After having made four impressive entries in the wonderfully wacky Saints Row series, Volition is now moving onto something new. Agents of Mayhem takes place in the very same universe, yet depicts a vastly different world and style of gameplay than anything we've seen before. Below you can read our hands-on preview and all the latest news on Volition's new IP.
Agents of Mayhem release date - TBC 2017
Publisher: Deep Silver
Genre: Open-world action
Agents of Mayhem takes on the same, slightly crude and completely insane attitude. However, it turns its open-world expertise into a flashy, slick superhero game with 12 playable characters from MAYHEM (Multinational Agency for Hunting Evil Masterminds) fighting against the legion of soldiers from, well, LEGION (League of Evil Gentlemen Intent on Obliterating Nations).
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For a mission, you can pick three characters to take with you from a full roster of 12. In my time with the game, there were four characters from which to choose.
The trick is that at any given moment, only one of your three chosen characters is active; you switch between characters depending on the situation you’re in by hitting left or right on the D-pad.
For my loadout, I opted for close-range specialist Hardtack, all-rounder Hollywood, and the tactical archer Rama.
It doesn’t take long to get used to switching characters to adapt to your situation. When enemies were getting too close, I'd switch to Hardtack and obliterate them with his shotgun; if I just needed a bullet hose, I’d switch to Hollywood. If I had room to breathe, Rama proved to be a decent choice with her powerful arrows and ability to fire trap arrows to cause area-of-effect damage.
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The game offers more depth than that, however. To keep you switching between characters, the Agents of Mayhem encourages you to use your character’s customisable special ability – which, when used, fills up a meter for activating yet another more powerful ability.
For example, Rama fires those sticky trap arrows as her ability, and when used enough she’s able to fire poison arrows for a set period of time. Hardtack unlocks the ability to lay a limited number of remote-activated mines after he's thrown his gun at enough people.
It’s a great way of pacing the game, and means you’re more likely to play as one character for longer as you try to fill his or her special ability meter.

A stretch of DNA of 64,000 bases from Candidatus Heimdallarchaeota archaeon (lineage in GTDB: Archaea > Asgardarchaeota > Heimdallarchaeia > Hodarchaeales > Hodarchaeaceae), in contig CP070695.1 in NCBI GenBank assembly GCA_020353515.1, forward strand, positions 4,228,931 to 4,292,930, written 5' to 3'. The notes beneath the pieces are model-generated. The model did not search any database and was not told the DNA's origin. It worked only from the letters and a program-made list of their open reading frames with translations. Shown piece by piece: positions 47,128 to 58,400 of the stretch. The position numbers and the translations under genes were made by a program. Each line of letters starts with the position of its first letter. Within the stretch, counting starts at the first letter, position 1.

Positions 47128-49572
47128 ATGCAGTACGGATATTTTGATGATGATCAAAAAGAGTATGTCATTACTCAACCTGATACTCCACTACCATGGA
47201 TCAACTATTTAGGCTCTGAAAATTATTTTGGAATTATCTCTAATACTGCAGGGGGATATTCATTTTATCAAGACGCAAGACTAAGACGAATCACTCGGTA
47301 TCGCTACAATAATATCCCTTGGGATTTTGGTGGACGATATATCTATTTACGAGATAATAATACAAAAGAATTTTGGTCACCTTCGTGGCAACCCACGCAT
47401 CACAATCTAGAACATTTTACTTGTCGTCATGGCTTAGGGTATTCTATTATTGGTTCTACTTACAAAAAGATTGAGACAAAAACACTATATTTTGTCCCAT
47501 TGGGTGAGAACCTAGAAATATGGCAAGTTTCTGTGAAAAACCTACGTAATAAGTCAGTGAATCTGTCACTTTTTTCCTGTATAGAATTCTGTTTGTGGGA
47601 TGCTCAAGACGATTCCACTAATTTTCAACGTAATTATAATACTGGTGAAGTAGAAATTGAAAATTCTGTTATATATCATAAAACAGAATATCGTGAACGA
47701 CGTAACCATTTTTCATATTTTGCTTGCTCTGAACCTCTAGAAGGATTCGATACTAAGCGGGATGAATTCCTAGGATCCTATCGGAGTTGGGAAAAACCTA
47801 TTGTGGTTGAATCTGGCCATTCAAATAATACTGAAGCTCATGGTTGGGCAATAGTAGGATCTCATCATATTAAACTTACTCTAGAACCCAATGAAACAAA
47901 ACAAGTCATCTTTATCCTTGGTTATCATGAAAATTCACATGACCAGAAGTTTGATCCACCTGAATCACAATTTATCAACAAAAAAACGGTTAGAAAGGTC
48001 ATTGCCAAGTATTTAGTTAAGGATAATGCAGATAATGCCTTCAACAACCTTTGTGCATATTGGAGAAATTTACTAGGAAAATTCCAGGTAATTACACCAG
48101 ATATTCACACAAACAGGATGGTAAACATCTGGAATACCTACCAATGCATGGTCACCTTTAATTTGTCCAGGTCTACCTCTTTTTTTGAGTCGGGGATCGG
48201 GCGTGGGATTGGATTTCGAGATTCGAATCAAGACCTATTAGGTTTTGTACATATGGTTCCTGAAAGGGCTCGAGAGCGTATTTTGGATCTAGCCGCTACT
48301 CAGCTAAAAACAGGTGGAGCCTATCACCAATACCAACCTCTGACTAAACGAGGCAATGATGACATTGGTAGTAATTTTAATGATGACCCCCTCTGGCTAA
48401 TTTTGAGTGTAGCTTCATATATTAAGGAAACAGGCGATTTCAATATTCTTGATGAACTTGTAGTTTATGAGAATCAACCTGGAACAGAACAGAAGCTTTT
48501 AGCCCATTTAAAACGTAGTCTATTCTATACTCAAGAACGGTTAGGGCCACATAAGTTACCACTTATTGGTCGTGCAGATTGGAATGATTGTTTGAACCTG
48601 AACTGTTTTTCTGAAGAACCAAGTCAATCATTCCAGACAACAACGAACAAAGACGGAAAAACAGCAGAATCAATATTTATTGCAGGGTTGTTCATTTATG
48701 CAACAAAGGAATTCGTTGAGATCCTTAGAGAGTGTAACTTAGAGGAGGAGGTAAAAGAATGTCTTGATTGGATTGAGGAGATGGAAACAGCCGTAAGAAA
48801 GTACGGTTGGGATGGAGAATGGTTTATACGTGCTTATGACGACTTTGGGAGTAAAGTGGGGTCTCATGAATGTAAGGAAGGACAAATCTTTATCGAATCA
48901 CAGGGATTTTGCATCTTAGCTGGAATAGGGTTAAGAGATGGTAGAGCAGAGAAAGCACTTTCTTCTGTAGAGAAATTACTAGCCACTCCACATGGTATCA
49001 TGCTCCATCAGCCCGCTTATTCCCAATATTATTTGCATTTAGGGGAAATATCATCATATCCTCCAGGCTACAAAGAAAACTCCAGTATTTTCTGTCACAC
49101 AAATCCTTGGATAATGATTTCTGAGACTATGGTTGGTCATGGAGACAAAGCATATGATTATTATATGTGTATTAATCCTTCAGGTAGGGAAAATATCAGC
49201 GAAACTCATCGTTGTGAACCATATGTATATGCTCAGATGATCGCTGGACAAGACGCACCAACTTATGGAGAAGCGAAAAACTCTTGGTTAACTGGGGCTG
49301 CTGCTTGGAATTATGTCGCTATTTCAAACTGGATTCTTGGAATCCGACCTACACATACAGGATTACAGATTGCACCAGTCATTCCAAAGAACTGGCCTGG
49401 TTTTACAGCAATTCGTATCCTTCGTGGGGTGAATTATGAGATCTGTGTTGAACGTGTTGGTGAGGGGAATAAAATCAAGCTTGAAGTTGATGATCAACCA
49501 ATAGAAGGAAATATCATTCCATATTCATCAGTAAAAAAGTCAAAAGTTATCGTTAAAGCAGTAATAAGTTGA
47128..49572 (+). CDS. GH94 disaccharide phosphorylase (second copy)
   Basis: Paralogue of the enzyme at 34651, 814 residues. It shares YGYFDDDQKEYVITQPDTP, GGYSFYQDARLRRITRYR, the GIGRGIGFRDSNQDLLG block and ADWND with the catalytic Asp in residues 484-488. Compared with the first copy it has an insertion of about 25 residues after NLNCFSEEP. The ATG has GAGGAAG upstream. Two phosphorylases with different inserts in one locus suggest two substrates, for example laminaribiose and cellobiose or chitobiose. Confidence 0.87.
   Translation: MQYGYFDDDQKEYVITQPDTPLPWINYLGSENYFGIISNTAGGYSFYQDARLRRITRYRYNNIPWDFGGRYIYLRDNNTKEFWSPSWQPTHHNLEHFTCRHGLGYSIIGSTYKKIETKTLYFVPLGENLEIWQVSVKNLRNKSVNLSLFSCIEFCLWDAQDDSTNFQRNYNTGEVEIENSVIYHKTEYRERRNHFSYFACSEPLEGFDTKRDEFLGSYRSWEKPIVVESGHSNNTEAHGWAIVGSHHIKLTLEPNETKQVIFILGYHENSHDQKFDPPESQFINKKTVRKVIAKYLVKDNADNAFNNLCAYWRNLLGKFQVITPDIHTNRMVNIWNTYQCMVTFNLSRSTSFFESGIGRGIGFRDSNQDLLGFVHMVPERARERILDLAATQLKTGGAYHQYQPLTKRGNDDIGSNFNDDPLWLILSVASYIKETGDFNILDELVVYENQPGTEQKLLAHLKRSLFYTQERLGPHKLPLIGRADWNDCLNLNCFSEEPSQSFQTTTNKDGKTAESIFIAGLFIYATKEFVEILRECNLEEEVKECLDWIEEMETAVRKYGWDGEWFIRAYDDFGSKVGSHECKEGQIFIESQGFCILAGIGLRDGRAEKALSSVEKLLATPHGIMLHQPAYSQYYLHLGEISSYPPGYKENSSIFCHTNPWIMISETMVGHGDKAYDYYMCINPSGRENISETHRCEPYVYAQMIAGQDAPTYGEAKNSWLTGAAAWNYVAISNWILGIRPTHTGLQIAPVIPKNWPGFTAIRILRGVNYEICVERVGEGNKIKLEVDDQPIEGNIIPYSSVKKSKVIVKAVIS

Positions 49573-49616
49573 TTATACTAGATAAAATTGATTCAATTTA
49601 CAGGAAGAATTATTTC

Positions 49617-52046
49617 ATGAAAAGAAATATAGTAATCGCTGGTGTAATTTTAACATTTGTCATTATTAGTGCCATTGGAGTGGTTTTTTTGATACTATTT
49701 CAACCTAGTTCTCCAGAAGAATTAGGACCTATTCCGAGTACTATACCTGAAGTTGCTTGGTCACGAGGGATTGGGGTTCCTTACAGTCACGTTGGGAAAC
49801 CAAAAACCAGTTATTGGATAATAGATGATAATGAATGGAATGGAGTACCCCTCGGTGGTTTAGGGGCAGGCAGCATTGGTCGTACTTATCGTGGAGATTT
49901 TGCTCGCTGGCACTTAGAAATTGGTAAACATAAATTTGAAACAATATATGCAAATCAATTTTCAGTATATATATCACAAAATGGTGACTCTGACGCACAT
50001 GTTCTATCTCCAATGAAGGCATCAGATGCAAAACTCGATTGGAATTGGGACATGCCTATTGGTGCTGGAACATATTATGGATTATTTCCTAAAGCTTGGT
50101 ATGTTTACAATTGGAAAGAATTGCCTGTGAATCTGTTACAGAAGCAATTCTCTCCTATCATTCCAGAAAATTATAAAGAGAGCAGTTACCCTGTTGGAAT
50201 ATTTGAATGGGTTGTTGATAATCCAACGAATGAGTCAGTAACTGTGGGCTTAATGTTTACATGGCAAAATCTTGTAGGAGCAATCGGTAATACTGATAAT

In addition, each character has a limited-use ability that can be activated at any time, which provides a buff for a short period. In the game I played, all three characters were given a Mario-style Mayhem Star power, which allows them to run fast, take next to no damage, and send objects and people flying simply by touching them.
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There’s plenty to take in – although, by the time the end of my half-hour demo came around, I felt pretty comfortable with my three characters and their abilities. When you consider that there are nine more to choose from – each of which has customisable abilities and powers, as well as static bonuses for their weapon, and passive, always-on buff – this is a game that’s well and truly focused on customisability.
The mission I played was suitably ridiculous, with our heroes having to prevent an AI-powered K-Pop star from siding with (and marrying) a supervillain.
The mission showcases a small slice of a heavily stylised, futuristic version of Seoul, with fights taking place on streets, alleyways, inside a baddie’s hideout and on a rooftop. It’s all very colourful, although we don’t yet know the size of the city or how much you’ll be able to do when not on a mission.
Another element we’re yet to explore is MAYHEM HQ. It’s here that you'll be able to customise characters, upgrade your base, and change the difficulty settings to increase both the risk and the rewards.
The fast-paced and customisable gameplay obviously leaves a lot of room for a multi-player mode, although nothing of the sort was mentioned at my demo session. I hope that one is introduced.
It’s impressive that Agents of Mayhem already has half an hour of relatively stable gameplay considering it doesn’t even have a launch date; it’s made a good impression.
It will be interesting to see how Volition can keep the character abilities fresh and stop people from using only a select few characters during any given mission. Similarly, can the developer manage to keep the gameplay varied enough that it doesn't become a hyperactive slog – a trap that, in my opinion at least, Saints Row fell into on a few occasions.
Still, Agents of Mayhem was the most enjoyable game that I played at E3 – and that says plenty.